“The only thing constant in life is change.”

I’ve been thinking about this adage a lot in the last week, particularly in light of the discussion surrounding Lamy’s reintroduction of Dark Lilac.

As a knitter, I’m familiar with colors that aren’t quite replicable. For instance, when buying yarn for a project, crafters are always encouraged to purchase enough (extra) skeins at the front end of a project to ensure that the colors match. This is because yarn is dyed in batches, referred to as dye lots. When yarn tags are printed, particularly for commercial yarns (versus independent smaller sellers) the dye lot is often included along with the colorway. And when using skeins from smaller, independent producers we’re often encouraged to alternate skeins every few rows or rounds to prevent stark differences showing up in the finished piece.

The reasons for these differences are many. First, there can be differences in the dyes that are used to apply color to yarn. Chemicals can change over time, or be removed due to health concerns. Even dyes derived from natural elements, like cochineal, can vary over time due to differences in diet or environment. Most dyes are set on fabric and yarns using water. Did you know that the pH level of the water can change how the colors appear? (One of my favorite color expression tricks is that you can change the color of your hydrangeas but adjusting the pH level of the soil!)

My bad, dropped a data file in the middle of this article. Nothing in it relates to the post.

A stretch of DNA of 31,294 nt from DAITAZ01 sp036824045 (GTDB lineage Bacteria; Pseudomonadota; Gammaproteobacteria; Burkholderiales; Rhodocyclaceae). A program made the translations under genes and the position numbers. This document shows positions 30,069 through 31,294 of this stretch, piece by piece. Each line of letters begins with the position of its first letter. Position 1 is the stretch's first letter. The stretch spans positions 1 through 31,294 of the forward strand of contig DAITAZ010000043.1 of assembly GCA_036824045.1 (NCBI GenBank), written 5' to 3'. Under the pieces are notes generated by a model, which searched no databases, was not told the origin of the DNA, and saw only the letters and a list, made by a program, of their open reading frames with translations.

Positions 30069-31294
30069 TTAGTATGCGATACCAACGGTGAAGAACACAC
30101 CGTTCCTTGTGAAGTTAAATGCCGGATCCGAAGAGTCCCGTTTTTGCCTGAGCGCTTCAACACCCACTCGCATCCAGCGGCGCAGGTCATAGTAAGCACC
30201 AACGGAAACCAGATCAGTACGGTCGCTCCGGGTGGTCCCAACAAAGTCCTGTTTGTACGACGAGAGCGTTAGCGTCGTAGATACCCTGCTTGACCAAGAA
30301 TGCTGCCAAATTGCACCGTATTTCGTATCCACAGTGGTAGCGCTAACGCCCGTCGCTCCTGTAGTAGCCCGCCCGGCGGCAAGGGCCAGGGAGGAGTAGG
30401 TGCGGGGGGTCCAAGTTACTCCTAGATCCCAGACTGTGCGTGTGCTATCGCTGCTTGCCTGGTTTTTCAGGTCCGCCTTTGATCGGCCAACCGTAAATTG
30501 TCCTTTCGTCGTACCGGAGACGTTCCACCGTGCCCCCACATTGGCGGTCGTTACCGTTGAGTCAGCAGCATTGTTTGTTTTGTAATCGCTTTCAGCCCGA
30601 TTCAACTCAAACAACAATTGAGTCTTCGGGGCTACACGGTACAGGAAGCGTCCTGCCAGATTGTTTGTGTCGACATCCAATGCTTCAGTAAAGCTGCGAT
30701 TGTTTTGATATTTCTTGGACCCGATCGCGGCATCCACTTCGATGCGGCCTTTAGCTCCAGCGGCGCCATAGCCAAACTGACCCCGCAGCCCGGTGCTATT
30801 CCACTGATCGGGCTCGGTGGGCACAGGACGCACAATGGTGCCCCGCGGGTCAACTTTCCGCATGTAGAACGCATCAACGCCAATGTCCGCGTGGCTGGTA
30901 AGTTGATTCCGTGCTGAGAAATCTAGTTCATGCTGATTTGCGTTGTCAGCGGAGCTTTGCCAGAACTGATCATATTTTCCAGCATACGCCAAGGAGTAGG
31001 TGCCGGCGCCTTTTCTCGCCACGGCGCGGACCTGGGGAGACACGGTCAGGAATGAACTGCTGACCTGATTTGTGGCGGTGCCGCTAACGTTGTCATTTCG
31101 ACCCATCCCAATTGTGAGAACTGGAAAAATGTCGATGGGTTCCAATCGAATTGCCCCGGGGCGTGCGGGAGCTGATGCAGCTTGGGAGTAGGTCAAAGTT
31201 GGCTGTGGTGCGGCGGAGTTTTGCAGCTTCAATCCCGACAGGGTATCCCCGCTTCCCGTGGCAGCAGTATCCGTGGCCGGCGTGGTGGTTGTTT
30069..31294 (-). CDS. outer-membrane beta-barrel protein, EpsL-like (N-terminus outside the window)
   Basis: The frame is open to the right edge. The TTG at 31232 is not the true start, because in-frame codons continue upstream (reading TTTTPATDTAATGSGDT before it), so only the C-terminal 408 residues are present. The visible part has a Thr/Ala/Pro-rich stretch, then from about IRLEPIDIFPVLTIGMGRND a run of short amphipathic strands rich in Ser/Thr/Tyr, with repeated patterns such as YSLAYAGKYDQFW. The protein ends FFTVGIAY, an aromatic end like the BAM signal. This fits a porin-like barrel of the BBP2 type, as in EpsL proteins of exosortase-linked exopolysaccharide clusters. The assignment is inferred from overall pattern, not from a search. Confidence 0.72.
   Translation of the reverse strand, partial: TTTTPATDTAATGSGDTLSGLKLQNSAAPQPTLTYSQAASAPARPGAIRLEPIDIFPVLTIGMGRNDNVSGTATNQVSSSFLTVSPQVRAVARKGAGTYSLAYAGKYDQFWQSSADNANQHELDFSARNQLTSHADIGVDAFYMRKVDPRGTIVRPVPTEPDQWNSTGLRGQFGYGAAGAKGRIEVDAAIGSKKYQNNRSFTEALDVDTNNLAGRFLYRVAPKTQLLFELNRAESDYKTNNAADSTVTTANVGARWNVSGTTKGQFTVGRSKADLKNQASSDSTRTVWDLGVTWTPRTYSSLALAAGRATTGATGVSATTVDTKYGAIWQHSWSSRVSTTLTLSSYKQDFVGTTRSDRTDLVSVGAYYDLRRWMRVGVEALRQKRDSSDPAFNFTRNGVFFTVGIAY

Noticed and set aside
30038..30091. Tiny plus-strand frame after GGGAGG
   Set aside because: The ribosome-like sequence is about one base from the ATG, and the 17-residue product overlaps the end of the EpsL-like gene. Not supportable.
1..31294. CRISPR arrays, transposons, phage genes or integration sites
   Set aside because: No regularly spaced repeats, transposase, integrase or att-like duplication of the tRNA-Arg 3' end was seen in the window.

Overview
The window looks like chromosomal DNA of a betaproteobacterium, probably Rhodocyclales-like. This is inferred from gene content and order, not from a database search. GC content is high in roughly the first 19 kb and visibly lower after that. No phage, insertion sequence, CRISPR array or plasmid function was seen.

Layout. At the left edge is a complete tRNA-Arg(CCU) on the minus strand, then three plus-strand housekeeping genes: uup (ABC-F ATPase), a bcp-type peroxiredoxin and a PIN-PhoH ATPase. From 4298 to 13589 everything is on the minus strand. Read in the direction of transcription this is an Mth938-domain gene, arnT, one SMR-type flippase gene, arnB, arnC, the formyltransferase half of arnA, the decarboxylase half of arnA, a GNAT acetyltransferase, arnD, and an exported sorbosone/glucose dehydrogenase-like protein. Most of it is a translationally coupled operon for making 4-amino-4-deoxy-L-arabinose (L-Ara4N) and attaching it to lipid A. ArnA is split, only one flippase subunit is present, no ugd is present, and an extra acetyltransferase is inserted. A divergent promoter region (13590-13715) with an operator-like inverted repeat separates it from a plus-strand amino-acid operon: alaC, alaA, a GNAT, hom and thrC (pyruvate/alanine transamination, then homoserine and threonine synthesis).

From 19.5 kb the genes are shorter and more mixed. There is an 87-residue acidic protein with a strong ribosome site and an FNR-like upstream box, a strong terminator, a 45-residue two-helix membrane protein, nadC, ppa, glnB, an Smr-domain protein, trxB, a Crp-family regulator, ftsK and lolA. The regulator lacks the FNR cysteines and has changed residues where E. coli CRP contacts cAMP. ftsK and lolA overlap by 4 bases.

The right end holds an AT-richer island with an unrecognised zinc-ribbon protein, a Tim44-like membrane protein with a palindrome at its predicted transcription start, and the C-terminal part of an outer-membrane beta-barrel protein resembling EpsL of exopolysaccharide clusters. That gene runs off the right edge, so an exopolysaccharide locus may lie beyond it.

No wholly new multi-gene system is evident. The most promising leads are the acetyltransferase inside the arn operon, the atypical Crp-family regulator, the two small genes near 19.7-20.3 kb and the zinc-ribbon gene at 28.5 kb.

Photo from this Reddit thread!

But let’s talk about an inky example. What color is sepia? Ana has joked for years that anyone who comes up to her at a pen show looking for sepia ink has a slightly different color in mind. Sepia ink is created by cuttlefish and squid, in their ink sacs. (The pigment can also be made from dried ink sacs.) But variations in species, environment and diet can create anything from a warm browns, to violet-tinged black brown. There is no one true sepia ink, even you have your own preferred version.

So back to Lamy Dark Lilac, where I started with this. According to @fountainpenmemes on Instagram, Lamy has noted that the red dye they used in the original Dark Lilac is no longer available, so they had to substitute another. There’s also been discussion that the sheen is slightly different as well. This could be due to refraction from the inks, or it may be that other components have changed as well.

So maybe it’s worth thinking of our favorite inks as products of their time, and in “dye lots.” There may be subtle variations from batch to batch, but each may bring their own lovely attributes to the table.

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5 comments / Add your comment below

  1. Did you know Octopus gestate up to five years remaining motionless and eat nothing that whole time on the bottom of the ocean before their eggs hatch and then pass on.

  2. So, inks are like people too?
    Blonde hair, lighter on that one than on this one.
    Pug nose here with a honker over there.
    Tone deaf vs musician.
    etcetera, etcetera, etcetera.

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